Stocks…More federal workers seek jobless aid…Gymboree winding down operations
NEW YORK (AP) – Stocks are slipping in early trading on Wall Street. Banks are falling after Morgan Stanley reported fourth-quarter results that came up short of analysts’ expectations. Railroad operator CSX also fell after it forecast slower revenue growth in 2019. High-dividend stocks including utilities and real estate companies are making small gains.
WASHINGTON (AP) – The number of furloughed federal employees seeking unemployment benefits jumped in the first two weeks of the shutdown, topping 10,000 during the week of Jan. 5. The Labor Department says that is double the number of federal workers who sought aid in the previous week. Federal employees who aren’t working during the shutdown are eligible to claim unemployment aid, while those working without pay are not. Those who receive unemployment will have to repay it if they receive back pay once the shutdown ends.
SAN FRANCISCO (AP) – Gymboree is filing for bankruptcy protection for a second time, but this time the children’s clothing retailer will begin winding down operations for good. The San Francisco company says it will close all of its Gymboree and Crazy 8 stores, and attempt sell its Janie and Jack business, intellectual property and online business. Gymboree began offering classes for mothers and their children in 1976. It now runs 380 Gymboree stores in the U.S. and Canada. When it first sought Chapter 11 bankruptcy protection in June 2017, it ran 1,300 stores.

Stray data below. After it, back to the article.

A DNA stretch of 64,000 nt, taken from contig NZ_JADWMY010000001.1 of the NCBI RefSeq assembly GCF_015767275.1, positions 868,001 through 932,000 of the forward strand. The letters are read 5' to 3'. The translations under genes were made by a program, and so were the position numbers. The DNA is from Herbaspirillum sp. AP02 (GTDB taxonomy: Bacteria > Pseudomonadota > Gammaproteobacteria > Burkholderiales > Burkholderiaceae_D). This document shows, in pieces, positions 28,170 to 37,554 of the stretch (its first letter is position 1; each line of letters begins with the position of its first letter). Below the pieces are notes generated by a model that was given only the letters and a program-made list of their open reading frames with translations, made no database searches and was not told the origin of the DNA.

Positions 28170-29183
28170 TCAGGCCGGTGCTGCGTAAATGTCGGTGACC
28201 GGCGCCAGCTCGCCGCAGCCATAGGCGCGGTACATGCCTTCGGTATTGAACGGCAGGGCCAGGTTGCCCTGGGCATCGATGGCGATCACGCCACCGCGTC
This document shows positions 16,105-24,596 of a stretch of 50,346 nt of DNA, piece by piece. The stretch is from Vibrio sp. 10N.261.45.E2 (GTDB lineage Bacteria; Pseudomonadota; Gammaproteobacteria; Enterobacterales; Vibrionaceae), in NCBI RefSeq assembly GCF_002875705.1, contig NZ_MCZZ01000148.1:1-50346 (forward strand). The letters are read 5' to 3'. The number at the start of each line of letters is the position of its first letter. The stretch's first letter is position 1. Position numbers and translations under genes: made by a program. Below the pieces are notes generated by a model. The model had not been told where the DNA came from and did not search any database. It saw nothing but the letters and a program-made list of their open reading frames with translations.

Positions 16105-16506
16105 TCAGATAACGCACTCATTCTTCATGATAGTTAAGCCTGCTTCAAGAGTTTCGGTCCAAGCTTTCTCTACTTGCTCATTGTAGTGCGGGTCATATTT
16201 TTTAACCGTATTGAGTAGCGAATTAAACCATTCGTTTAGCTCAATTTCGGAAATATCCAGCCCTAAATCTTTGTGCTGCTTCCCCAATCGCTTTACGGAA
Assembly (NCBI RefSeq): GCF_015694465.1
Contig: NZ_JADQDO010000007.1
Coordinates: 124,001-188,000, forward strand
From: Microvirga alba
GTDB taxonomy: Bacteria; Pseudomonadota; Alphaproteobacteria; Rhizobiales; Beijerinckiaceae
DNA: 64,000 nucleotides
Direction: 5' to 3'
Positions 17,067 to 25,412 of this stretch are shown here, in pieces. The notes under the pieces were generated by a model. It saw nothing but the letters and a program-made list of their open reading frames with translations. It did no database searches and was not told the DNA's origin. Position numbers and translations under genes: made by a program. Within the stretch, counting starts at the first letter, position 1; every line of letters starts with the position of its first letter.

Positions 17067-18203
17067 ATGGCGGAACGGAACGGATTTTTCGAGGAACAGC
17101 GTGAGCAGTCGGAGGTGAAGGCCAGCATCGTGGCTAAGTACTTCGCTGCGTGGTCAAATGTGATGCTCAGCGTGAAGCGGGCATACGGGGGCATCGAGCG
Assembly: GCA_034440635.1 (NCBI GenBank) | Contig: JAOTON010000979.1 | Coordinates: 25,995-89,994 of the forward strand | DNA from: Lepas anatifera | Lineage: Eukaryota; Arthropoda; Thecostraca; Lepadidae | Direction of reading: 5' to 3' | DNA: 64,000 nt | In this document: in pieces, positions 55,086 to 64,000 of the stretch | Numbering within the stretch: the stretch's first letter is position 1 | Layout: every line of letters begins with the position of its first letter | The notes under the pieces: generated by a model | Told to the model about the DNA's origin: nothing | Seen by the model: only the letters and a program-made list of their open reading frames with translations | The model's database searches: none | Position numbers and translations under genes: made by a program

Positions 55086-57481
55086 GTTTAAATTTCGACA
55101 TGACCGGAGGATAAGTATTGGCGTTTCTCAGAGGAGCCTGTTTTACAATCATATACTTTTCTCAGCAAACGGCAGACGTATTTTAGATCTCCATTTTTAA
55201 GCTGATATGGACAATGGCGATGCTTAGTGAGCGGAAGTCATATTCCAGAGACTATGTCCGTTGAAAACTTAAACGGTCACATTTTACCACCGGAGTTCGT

LONDON (AP) – Facebook says it has removed hundreds of pages, groups and accounts linked to Russia that it says were part of two big disinformation operations. The social media company says it took action after finding two networks “that engaged in coordinated inauthentic behavior” on its Facebook and Instagram platforms. Facebook says the people running the accounts represented themselves as independent news sources and posted on topics like anti-NATO sentiment and protest movements.
LONDON (AP) – Britain has put military reservists on standby for permanent service in the event the country leaves the European Union without a divorce agreement to smooth the way. A “no-deal” Brexit on March 29 could bring gridlock at ports and disruption to the supply of goods because of the sudden need for customs checks and other measures. Armed Forces Minister Mark Lancaster says an order has been made allowing reservists to be called up for a year of permanent service as part of “contingency planning for a no-deal EU exit scenario.”